Clinical interests: Urge Incontinence, Fecal Incontinence, Laparoscopic Surgery, Pelvic Organ Prolapse, Pelvic Surgery, ... (Read more)
Dr. Roger Goldberg practices urogynecology in Evanston, IL, Skokie, IL, and Glenview, IL. Patients gave him an average rating of 5.0 stars out of 5. Dr. Goldberg is affiliated with NorthShore Medical Group. He accepts Humana HMO, Humana Bronze, Humana Catastrophic, and more. Dr. Goldberg studied medicine at Northwestern University, Feinberg School of Medicine. For his professional training, Dr. Goldberg completed a residency program at Beth Israel Deaconess Medical Center.
Dr. Marko Jachtorowycz is a specialist in urogynecology. He works in Morton Grove, IL. He has received a 4.5 out of 5 star rating by his patients. He honors Humana HMO, Humana Bronze, Humana Catastrophic, and more. Dr. Jachtorowycz obtained his medical school training at Loyola University Chicago, Stritch School of Medicine and performed his residency at a hospital affiliated with Loyola University. He has received the following distinction: Chicago Super Doctors. Dr. Jachtorowycz is professionally affiliated with NorthShore University HealthSystem.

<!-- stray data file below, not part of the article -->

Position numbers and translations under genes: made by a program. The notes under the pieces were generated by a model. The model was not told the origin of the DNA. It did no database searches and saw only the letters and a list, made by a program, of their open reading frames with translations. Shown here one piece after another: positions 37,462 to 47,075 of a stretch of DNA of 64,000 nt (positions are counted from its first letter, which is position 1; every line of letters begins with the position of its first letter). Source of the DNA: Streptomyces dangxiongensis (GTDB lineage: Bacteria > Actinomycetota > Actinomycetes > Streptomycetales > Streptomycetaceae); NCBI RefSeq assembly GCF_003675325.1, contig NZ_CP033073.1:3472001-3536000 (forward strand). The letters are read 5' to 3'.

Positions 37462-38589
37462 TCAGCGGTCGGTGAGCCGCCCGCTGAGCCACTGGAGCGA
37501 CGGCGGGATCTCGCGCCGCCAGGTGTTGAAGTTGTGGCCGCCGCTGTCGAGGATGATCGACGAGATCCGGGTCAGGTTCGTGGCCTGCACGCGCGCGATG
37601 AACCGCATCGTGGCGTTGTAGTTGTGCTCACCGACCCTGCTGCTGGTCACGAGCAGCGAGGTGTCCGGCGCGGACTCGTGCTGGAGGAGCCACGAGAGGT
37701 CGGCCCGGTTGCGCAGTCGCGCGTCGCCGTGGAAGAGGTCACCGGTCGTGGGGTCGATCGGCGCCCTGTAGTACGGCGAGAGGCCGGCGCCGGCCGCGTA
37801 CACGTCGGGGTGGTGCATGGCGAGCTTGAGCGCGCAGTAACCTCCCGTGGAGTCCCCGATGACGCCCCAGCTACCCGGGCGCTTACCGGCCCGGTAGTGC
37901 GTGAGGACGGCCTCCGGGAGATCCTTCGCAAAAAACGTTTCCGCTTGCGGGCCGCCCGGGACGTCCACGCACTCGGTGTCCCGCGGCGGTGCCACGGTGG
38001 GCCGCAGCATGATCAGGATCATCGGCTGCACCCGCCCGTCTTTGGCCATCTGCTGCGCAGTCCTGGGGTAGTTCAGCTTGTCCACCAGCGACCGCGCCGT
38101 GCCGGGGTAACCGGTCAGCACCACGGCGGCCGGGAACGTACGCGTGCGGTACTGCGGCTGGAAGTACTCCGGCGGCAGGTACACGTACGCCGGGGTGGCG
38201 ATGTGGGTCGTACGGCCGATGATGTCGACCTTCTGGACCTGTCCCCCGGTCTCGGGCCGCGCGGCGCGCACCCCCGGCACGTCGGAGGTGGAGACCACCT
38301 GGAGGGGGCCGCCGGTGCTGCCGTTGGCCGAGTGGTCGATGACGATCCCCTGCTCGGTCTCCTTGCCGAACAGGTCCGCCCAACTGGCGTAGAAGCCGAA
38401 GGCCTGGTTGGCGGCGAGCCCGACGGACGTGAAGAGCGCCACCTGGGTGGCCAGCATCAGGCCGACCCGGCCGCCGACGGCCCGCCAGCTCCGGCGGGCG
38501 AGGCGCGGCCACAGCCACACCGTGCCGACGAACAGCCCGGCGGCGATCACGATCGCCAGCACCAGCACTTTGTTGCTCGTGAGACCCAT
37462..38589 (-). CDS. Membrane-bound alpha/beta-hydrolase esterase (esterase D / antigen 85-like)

Dr. Tondalaya Gamble is a specialist in female pelvic medicine and reconstructive surgery, hospital medicine (hospitalist), and obstetrics. She works in Evanston, IL and Evergreen Park, IL. Areas of particular interest for Dr. Gamble include urogynecological problems. Her hospital/clinic affiliations include Cook County Health & Hospitals System and Northwestern University Feinberg School of Medicine. She is in-network for Humana HMO, Humana Bronze, and Humana Catastrophic, as well as other insurance carriers. She is accepting new patients. After attending the University of Illinois College of Medicine at Chicago for medical school, she completed her residency training at the University of Chicago Medical Center.
Clinical interests: Urogynecological Problems
Dr. Thythy Pham practices female pelvic medicine and reconstructive surgery and obstetrics & gynecology. She studied medicine at Albany Medical College. Dr. Pham is in-network for Humana HMO, Humana Bronze, Humana Catastrophic, and more.